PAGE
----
I was born in Calgary, Alberta Canada in 1980 as the son of two public high school teachers. I grew up in a middle-class family and learned the values of social justice, gender equality, and hard work from my parents.
In 1998, I moved to Vancouver to study mechanical engineering at the University of British Columbia. I discovered a start-up organization called Engineers Without Borders (EWB) that inspired me to launch a purpose-driven career.
In 2003, I volunteered for EWB in Ghana for ten months. I worked on a project called the Multi-Functional Platform that set up micro-enterprises to mechanize manual tasks performed by women in villages without electricity.
In 2005, I went back to Africa for eighteen months to volunteer with EWB in Zambia. I led a project with CARE Zambia to support two cooperatives and 600 small scale farmers in a drought-prone region to grow sorghum for food and income security.
In 2006, I was accepted by the London School of Economics (LSE) to complete a Master's degree in Development Management. I learned a lot about the institutional arrangements and economic incentives that drive both growth and poverty. I also met my wife.
In 2007, I attended Oxford's Saïd Business School as a Skoll Scholar for Social Entrepreneurship. I gained the confidence, network, and toolkit to start my entrepreneurial journey.
At Oxford, I came up with an idea to find high-impact entrepreneurs building scalable businesses in Africa and connect them to investors. I called it African Enterprise Partners and convinced the Grassroots Business Fund (GBF) to buy me a plane ticket to Zambia.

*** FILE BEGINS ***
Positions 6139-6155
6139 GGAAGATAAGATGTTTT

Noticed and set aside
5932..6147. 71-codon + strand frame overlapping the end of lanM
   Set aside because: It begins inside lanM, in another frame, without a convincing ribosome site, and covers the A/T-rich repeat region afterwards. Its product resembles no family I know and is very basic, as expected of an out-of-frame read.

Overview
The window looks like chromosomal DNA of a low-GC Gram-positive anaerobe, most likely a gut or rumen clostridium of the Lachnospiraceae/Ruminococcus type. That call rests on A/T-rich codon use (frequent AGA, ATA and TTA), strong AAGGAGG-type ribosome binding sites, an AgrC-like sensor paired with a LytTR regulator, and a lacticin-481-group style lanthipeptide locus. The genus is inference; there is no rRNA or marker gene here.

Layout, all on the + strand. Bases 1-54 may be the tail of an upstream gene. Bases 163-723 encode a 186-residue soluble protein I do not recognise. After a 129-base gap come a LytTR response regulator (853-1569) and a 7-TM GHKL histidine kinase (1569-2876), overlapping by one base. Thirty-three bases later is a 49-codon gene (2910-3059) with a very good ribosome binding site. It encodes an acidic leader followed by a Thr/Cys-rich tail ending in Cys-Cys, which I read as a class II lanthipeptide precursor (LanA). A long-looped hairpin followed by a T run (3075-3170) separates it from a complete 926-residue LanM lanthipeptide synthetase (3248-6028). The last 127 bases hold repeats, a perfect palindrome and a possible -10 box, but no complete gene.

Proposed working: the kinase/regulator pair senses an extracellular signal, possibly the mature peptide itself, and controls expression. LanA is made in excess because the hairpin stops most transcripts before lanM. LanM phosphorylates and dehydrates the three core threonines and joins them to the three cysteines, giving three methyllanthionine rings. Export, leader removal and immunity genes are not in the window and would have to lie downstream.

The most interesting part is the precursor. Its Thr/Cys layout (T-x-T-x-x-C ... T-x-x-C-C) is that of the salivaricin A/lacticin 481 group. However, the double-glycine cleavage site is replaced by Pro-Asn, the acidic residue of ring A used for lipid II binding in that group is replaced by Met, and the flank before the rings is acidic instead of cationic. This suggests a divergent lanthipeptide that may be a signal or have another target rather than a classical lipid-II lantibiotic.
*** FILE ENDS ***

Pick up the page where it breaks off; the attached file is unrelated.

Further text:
On my first day back in Lusaka, Zambia in February 2009, I met Brad and Brett Magrath. They had a vision of A Cashless Africa and were starting one of the first African fintechs called Mobile Transactions. I helped them close $200 thousand of investment from GBF.
After convincing my parents to mortgage their house and lend me $100 thousand to invest, I became a co-founder and CEO. I recruited my MBA colleague Keith Davies as CFO and partner, and we raised a $4 million Series A investment that closed in early 2012.
The company was rebranded Zoona which means "It's real." Zambia was a cash economy, and Zoona created a unique model by setting up young entrepreneurs as micro-franchise agents to provide domestic money transfers for Zambian consumers.
Over the next several years, Zoona grew to 2.5 thousand agents and 2 million active customers in Zambia and Malawi. The company processed $2.5 billion in transactions and raised over $30 million in investment. We received several awards for our achievements.
After ten years, I left Zoona in April 2019. I wrote a book as a personal reflection on my journey. I also started a new venture called Boost with a mission to enable 10 million small businesses to thrive in Africa's digital economy.